If you did extend again, it should be very cheap:

If you added an additional 990 years on a £200,000 flat with 150 years remaining on the lease, the additional premium would be about £135.

While it really isn’t necessary, if you really want to do another lease extension, you can always do another one in the future…

The lease is going to be redrafted over the decades anyway:

We frequently review leases from the mid-1970s which are written in legalese and are very dated. For example, I recently read one which prevented the occupier from keeping pigs, and playing a gramophone at night - in a first floor maisonette!

Even if you have a lease of 150 years, you can assume that solicitors will have to revisit it during that period to make sure it is fit for purpose.

Will a 990-year extension be more than a 90-year extension?

Under the Leasehold and Freehold Reform Act 2024 – once it is enacted – you should be able to do a longer extension of 990 years.

For the reasons outlined in this article, this should not be more expensive than a 90-year extension.

However, having abolished marriage value, we’re concerned that the government might even things up by tweaking other parts of the calculation to make lease extensions more expensive. They could then justify the extra cost by arguing that the extensions is 990 years, not 90, and worth more accordingly. As we've said, this wouldn’t be true.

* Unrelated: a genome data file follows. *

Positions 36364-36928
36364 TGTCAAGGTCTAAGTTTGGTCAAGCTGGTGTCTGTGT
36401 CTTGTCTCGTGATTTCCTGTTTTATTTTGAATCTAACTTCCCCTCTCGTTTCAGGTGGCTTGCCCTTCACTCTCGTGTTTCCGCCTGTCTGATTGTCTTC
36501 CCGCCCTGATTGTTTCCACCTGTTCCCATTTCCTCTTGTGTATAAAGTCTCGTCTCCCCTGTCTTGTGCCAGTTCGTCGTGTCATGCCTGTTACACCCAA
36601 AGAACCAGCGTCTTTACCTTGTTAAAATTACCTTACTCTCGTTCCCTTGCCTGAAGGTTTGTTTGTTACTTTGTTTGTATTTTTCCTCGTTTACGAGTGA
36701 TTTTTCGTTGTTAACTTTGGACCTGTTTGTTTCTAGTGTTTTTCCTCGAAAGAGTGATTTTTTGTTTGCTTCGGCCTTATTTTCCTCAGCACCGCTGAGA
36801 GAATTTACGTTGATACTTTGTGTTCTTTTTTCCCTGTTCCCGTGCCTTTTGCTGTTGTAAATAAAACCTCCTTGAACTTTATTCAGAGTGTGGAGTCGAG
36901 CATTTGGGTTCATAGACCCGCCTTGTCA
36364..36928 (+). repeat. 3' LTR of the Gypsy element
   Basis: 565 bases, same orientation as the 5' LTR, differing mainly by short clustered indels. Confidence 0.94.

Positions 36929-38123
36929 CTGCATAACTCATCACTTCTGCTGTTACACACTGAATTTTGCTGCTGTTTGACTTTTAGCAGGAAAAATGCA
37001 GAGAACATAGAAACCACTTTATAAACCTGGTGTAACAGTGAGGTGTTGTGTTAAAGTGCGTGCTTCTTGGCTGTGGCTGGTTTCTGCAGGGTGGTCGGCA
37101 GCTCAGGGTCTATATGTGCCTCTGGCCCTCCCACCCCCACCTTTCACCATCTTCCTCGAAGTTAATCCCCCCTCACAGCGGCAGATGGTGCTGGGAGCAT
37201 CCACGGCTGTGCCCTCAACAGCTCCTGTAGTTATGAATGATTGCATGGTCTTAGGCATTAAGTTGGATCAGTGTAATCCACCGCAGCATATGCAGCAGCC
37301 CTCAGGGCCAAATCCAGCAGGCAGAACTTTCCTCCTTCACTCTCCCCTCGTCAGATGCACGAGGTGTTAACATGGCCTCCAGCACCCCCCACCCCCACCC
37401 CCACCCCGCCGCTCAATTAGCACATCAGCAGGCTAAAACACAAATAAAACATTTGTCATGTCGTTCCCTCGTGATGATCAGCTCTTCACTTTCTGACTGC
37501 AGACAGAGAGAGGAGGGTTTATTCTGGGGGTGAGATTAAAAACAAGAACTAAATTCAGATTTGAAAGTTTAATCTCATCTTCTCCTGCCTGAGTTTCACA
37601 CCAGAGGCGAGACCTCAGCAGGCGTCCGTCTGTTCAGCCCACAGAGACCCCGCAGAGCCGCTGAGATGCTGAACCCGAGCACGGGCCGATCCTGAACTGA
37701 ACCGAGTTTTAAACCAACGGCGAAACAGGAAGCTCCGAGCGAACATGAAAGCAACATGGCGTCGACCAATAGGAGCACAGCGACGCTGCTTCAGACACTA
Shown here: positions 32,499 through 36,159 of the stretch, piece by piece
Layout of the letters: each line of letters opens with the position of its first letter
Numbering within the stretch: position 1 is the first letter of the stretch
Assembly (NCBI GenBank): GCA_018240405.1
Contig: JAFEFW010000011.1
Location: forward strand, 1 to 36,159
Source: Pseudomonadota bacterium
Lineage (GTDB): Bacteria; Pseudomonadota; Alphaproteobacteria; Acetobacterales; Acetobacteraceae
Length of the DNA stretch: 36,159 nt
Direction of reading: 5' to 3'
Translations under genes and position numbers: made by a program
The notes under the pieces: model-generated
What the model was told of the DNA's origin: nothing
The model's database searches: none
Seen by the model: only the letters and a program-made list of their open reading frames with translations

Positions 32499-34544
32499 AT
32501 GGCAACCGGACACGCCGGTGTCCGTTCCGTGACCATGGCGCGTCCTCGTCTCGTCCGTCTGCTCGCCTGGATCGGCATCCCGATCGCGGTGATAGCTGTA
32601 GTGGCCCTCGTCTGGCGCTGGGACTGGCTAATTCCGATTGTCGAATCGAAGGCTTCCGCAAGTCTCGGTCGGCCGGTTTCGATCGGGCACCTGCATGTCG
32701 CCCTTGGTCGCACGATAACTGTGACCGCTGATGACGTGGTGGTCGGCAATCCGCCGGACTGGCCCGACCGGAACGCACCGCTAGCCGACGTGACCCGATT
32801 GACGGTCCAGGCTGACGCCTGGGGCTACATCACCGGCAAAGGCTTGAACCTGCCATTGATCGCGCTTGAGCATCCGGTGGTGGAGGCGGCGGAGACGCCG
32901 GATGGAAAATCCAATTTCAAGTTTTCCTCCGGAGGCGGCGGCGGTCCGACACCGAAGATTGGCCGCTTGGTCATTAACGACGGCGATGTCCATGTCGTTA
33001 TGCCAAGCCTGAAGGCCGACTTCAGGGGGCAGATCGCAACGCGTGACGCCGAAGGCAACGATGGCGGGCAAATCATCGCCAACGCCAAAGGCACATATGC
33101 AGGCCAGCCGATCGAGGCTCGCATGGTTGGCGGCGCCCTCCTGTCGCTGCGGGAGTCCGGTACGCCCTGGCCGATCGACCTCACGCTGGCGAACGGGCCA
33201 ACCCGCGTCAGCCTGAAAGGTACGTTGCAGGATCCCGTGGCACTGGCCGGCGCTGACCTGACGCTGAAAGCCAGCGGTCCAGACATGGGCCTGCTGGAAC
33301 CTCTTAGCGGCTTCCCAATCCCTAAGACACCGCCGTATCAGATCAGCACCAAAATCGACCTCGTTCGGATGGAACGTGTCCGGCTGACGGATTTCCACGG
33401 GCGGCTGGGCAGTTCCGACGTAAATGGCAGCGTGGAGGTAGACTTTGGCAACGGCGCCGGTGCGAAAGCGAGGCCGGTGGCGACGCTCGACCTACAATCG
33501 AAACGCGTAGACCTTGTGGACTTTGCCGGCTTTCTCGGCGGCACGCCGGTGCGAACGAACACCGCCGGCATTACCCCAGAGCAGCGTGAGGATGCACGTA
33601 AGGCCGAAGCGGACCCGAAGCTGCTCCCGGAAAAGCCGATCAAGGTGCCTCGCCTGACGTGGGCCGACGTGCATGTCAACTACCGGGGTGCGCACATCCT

In summary, 150 years is plenty for a lease and enough that if you've done it once you won't have to do it again.

Shorter lease extensions should be avoided, and longer extensions are unlikely to be worth the extra money.

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Linz is the CEO and co-founder of Homehold. He’s always looking at how we can improve our service and better support you through the lease extension process. If you have any questions about your lease he’d be delighted to help.